- Moving the threshold for community eligibility from 40% to 60%: the impact and the burden of more paperwork on parents, teachers, and school nutrition administrators will divert attention away from serving healthy meals to children, resulting in fewer children having access to healthy meals.
- Instituting a block grant pilot for school meals programs: Block grants do not respond to increased need during economic downturns, do not keep up with rising costs of food and supplies, do not require science-based nutrition standards for children, and allow states to divert federal funds from the intended program goals.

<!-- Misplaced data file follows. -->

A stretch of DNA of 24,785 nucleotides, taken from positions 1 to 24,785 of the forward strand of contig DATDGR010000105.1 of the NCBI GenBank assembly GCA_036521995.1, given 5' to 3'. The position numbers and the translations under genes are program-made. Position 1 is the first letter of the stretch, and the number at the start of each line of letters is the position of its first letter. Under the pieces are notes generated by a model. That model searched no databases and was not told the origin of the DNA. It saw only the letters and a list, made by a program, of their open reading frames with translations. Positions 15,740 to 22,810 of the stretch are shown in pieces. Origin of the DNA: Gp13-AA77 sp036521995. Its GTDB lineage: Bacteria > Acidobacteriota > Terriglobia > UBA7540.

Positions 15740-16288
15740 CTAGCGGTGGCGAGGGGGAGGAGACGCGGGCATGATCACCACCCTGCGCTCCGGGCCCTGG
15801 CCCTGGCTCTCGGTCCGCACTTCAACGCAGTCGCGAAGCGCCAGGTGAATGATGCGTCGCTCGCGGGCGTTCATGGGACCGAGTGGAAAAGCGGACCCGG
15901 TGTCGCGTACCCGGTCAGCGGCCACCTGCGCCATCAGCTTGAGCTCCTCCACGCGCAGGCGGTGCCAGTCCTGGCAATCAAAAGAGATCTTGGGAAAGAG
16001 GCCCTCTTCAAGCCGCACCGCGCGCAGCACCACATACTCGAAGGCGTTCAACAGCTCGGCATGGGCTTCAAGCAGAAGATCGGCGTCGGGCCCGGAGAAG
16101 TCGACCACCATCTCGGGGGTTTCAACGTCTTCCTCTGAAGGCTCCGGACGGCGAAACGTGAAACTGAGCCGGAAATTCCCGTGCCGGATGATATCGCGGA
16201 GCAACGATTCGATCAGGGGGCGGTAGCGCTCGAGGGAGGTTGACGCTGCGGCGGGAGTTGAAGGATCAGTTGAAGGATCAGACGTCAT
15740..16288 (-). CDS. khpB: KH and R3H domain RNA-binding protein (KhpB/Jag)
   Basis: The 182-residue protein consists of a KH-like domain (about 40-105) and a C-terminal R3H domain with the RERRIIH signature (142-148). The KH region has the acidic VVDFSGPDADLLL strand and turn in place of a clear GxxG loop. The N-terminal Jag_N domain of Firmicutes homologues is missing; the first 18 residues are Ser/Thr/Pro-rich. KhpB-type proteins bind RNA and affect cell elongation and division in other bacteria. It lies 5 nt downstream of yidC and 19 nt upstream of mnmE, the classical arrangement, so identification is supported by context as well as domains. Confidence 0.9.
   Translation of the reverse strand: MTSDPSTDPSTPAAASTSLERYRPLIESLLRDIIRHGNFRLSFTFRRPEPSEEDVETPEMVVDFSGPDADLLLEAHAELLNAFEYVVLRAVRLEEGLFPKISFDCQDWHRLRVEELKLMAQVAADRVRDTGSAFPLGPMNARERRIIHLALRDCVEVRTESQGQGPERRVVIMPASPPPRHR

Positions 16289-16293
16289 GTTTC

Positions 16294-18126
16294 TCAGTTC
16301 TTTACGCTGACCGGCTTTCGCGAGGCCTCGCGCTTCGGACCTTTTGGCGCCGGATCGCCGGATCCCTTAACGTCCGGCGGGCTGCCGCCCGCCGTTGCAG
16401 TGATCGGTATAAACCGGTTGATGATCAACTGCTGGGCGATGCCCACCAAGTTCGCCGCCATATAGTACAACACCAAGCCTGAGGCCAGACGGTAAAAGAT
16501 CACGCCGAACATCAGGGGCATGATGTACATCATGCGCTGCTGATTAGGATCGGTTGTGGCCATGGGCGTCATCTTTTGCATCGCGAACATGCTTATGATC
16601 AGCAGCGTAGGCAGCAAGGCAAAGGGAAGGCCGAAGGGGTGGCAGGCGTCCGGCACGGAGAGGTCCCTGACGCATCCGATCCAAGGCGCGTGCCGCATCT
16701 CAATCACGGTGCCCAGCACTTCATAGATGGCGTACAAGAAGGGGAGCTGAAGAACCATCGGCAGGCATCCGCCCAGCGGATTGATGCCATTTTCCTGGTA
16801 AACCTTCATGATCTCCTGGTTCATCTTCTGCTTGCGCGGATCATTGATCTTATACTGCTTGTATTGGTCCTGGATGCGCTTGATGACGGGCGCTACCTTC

- Eliminating evidence-based nutrition standards for children's meals which are working in 98% of schools.
- Eliminating the word "fresh" from the fresh fruit and vegetable program: This small change could draw attention away from what should be the focus of this successful program. Introducing students to the world of produce, such as eating an apple for the first time, is an experience proven to build lifelong healthy eating habits.
Thanks MaryAnn, we are lucky to have you on our team!